I’ve read a few tweets in the past couple days regarding the discussion of f/f (female/female) representation in novels, particularly in the YA category. Writers seem deterred by claims that f/f romance does not have the substantial audience required for it to succeed in the way m/f or m/m romantic plots do, and so agents and editors are less inclined to represent stories featuring f/f romance.
I was actually somewhat surprised to see this discussion pop up, since every agent I personally follow seems desperate for LGBT content. Nonetheless, I think the continued lack of representation in YA literature is a major problem, and writers should fight back against claims that there is not an audience and their stories will not be published. This applies to multiple forms of LGBT representation, but I will focus on f/f since this was the focus of the discussion and it relates the most to my own writing.
It is dismal how difficult it is to find a story based around a non-heterosexual MC that falls for a girl. It’s even harder to find one in speculative fiction, with a storyline that does not center around the MC coming to terms with sexuality. It’s even harder to find one that does not end in heartbreak, death, or overall depression. This mixture gives the impression that if you are a female who falls in love with another female, your life will be riddled with the stress of overcoming your sexuality, and it will likely end in disaster.
This should change. Young Adult literature needs stories of females going on adventures, slaying dragons, fighting demons, and delving into space, while also occasionally developing feelings for other female characters. Even if plots do not revolve around a romance, characters should not be assumed straight until proven otherwise. LGBT readers want to see characters similar to them exploring imaginative worlds—not everyone wants to read about the tragic love between two young women, which inevitably ends in disaster. I myself would rather read about confident and happy females falling in love and working together to make a relationship last. And maybe conquering a kingdom in the meantime.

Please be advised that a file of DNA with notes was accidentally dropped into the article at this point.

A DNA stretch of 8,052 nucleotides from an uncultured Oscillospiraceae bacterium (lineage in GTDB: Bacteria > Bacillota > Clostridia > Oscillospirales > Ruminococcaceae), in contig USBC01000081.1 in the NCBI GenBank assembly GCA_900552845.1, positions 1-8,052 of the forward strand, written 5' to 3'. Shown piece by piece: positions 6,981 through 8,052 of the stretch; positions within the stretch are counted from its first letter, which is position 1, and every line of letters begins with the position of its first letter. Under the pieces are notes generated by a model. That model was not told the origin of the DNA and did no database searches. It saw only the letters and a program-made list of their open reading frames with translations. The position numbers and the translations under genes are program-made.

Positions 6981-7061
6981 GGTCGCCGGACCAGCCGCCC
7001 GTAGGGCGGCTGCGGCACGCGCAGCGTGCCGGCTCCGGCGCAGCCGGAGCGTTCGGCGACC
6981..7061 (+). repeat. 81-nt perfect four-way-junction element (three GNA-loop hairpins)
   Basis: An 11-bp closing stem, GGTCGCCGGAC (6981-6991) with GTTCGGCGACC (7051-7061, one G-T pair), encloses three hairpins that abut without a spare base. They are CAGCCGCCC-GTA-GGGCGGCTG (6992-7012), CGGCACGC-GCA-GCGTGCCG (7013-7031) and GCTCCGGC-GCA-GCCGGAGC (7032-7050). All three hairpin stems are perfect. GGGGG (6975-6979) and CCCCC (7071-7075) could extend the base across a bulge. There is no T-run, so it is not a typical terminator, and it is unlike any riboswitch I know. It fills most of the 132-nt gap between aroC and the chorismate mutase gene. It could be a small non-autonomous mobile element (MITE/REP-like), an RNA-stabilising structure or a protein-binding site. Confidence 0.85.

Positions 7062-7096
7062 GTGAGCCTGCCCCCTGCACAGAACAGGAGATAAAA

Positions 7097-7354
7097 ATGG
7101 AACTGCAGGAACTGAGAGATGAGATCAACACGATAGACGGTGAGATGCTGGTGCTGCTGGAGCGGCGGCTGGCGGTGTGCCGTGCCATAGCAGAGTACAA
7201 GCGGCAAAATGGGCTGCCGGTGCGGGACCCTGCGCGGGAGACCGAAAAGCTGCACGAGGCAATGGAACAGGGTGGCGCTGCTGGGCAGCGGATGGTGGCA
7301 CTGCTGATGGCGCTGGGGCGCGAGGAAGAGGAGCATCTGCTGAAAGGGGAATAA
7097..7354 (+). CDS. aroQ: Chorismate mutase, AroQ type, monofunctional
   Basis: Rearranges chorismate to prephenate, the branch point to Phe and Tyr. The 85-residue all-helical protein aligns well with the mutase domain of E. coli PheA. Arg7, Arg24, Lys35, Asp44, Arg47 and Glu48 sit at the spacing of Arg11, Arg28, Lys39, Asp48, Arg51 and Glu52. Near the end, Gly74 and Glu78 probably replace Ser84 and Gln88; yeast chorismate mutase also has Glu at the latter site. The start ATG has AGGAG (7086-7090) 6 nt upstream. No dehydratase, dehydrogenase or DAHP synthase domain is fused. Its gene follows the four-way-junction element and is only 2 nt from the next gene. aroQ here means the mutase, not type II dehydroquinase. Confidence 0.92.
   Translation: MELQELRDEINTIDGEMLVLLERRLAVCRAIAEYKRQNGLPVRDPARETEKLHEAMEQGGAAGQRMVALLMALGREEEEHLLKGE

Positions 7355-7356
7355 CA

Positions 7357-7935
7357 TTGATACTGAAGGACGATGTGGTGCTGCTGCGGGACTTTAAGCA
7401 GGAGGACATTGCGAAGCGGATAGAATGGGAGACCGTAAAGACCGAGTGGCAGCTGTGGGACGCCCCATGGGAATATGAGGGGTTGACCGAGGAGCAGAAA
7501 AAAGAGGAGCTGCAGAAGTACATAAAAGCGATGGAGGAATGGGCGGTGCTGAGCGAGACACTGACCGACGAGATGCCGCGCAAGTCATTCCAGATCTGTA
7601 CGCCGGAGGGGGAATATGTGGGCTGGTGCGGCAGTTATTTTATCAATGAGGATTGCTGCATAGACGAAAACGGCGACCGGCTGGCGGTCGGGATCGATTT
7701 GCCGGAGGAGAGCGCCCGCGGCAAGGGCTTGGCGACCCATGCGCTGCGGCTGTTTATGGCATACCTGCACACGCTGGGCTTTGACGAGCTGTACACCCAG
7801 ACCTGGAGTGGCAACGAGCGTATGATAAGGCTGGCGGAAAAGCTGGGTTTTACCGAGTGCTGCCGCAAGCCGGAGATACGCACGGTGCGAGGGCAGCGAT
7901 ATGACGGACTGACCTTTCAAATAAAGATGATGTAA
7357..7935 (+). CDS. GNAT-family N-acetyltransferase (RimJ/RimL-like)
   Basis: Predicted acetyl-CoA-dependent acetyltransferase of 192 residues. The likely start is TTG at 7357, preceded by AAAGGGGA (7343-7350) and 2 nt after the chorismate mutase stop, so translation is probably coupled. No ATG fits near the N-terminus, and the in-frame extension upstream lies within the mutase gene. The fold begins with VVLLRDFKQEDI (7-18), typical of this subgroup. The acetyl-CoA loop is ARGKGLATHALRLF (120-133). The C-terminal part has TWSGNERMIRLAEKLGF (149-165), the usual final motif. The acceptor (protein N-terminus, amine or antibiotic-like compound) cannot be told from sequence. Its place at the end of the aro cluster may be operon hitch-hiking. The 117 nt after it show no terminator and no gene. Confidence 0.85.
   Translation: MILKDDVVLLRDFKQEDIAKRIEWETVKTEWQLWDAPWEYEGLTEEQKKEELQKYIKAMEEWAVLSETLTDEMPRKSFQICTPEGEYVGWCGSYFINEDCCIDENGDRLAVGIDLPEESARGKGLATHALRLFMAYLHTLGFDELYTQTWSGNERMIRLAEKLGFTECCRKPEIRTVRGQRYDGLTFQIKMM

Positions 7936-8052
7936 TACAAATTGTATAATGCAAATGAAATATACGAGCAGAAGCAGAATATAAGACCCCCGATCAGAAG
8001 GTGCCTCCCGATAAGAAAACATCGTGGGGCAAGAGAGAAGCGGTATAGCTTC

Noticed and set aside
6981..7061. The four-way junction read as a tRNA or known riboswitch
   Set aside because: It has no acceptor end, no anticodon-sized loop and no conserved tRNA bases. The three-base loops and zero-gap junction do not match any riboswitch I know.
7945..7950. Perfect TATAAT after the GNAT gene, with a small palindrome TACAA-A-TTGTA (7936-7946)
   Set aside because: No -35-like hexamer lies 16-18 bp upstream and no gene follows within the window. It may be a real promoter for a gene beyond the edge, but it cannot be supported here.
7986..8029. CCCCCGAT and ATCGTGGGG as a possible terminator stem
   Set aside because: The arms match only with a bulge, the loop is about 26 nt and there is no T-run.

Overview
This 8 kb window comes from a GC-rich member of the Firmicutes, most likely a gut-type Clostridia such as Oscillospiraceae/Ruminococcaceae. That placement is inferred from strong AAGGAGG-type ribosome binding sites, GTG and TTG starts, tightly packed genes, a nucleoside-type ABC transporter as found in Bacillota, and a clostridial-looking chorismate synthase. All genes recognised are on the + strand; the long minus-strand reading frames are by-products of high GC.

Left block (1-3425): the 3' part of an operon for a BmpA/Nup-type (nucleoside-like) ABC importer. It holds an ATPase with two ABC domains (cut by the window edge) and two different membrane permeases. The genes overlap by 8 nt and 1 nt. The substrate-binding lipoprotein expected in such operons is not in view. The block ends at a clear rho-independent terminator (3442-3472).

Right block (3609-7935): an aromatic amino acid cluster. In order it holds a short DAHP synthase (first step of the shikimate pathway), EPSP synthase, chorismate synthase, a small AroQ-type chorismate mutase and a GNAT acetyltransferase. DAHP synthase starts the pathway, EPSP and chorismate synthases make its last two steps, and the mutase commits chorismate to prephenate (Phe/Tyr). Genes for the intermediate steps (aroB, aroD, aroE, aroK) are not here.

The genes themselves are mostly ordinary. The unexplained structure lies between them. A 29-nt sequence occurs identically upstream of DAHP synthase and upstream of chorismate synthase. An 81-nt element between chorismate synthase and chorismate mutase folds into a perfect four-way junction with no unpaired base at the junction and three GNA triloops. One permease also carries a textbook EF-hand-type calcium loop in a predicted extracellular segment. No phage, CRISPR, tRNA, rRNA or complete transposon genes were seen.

Changing these long-held beliefs and stigmas will be difficult. The publishing industry does not change overnight, but it can change. There was a time when YA was not a major category, and now it has exploded. People have the power to change the industry if readers, writers, agents, and editors all work to create that change. People might say otherwise, but there are agents and editors who want stories representing f/f romance. Plenty of writers are writing f/f romance, and they should continue to do so. Lastly, readers should support the stories that currently exist. Show the world that an audience exists, and wants more.
Writing and publishing is not an easy career, and writing and publishing LGBT content is harder still. But I think it is very, very worth it.
If you are interested in reading speculative fiction with f/f romance, my recommendations are unfortunately scarce. Malinda Lo has published multiple novels in a variety of genres featuring female MCs falling for female characters. I have read both Ash and Huntress, but you can read about her other novels on her website. Recently, I discovered a newly published YA fantasy called Mask of Shadows by Linsey Miller, which follows a gender-fluid MC who seems to fall for a female character. I haven’t had the chance to read it, but it was a promising sight to see, and it will definitely be next on my TBR list.
If you have any thoughts about the inclusion of f/f representation in YA literature, or recommendations for stories already featuring this representation, feel free to comment below.
I write YA fantasy and contemporary fiction. This blog is dedicated to thoughts and advice on writing and publishing, as well as various interests related to the world of Young Adult.